With advertisers own membership IDs, publisher click identifiers, browser fingerprinting and mobile device marketing IDs, marketers today can use a variety of combinations to create a complete picture of a users activity. Building such tracking systems requires measurement solutions to develop advanced data platforms that can cope with such data scale and level of complexity. However, once you rely on such systems for your measurement, you get a much more comprehensive view of the performance of your ads than seen through third-party cookies.
How will ITP affect the Advertising Industry?
Essentially, the next generation of tracking and measurement will become more data savvy, and focus on defining explicit ways for marketers to share data from their marketing activity for the purpose of analyzing traffic, and have good control and visibility into what is shared.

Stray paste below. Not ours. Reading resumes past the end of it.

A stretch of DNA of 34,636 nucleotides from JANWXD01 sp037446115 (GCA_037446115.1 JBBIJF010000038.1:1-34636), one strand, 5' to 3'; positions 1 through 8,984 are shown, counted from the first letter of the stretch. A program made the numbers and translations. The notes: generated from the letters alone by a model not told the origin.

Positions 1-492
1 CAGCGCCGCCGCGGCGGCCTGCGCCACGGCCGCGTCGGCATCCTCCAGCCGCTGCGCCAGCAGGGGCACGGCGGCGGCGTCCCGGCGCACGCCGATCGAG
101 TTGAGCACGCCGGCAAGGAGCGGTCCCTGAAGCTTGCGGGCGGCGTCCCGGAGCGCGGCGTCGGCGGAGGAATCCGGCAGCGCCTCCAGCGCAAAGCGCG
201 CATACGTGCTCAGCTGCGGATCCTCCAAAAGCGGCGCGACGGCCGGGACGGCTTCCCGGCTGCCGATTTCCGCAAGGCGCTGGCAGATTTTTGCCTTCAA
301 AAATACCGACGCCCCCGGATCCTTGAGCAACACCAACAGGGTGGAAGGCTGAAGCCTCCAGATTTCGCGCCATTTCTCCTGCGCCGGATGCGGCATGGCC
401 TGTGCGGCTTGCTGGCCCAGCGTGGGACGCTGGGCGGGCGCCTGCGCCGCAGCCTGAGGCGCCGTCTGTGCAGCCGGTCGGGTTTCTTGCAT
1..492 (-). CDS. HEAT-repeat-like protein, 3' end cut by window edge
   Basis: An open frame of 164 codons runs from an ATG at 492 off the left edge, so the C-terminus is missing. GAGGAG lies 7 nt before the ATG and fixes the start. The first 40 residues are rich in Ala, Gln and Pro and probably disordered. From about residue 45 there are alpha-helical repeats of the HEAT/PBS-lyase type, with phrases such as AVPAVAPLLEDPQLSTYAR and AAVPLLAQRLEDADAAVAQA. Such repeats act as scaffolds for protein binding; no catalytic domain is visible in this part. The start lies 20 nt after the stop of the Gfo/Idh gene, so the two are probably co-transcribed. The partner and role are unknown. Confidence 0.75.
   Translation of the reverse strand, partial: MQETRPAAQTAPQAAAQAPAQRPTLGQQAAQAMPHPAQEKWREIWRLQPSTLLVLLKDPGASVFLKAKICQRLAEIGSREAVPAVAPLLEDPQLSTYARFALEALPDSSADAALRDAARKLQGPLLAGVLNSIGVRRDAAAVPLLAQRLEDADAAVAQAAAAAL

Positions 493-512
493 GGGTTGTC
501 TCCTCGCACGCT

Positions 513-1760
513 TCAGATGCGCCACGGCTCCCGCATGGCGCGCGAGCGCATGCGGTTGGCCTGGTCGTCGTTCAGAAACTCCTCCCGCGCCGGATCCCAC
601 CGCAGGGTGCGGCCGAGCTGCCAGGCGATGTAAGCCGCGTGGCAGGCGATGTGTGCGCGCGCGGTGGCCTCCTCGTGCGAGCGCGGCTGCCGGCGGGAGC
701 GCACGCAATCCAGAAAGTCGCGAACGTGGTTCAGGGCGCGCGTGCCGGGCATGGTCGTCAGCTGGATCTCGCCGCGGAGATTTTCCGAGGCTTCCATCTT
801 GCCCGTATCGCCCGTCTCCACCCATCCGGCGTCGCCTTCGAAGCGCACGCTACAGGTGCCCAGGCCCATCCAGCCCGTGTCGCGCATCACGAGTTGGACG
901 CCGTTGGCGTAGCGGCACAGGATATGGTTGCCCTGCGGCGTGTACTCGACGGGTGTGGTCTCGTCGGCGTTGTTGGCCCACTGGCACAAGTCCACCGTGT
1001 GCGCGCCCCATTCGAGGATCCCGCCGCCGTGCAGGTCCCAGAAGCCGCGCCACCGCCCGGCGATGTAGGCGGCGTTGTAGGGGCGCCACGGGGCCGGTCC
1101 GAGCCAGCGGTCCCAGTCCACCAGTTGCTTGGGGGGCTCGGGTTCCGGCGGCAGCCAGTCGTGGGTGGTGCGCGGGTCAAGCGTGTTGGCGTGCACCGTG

Instead of relying on a single domain’s cookie and a single proprietary set of identifiers we will see solutions moving to accept multiple identifiers from the marketer’s site, all of which would be ITP approved.
Eventually, with the push from ITP, a revamped generation of tracking solutions capable of integrating new sets of identifiers are laying the groundwork for even more exciting capabilities.
Essentially, tracking helps businesses understand the value of their data – the more data the more value. Tracking users online activities while maintaining the most advanced privacy standards is the best of both worlds – benefiting both consumers and businesses.
What is Skai’s Solution?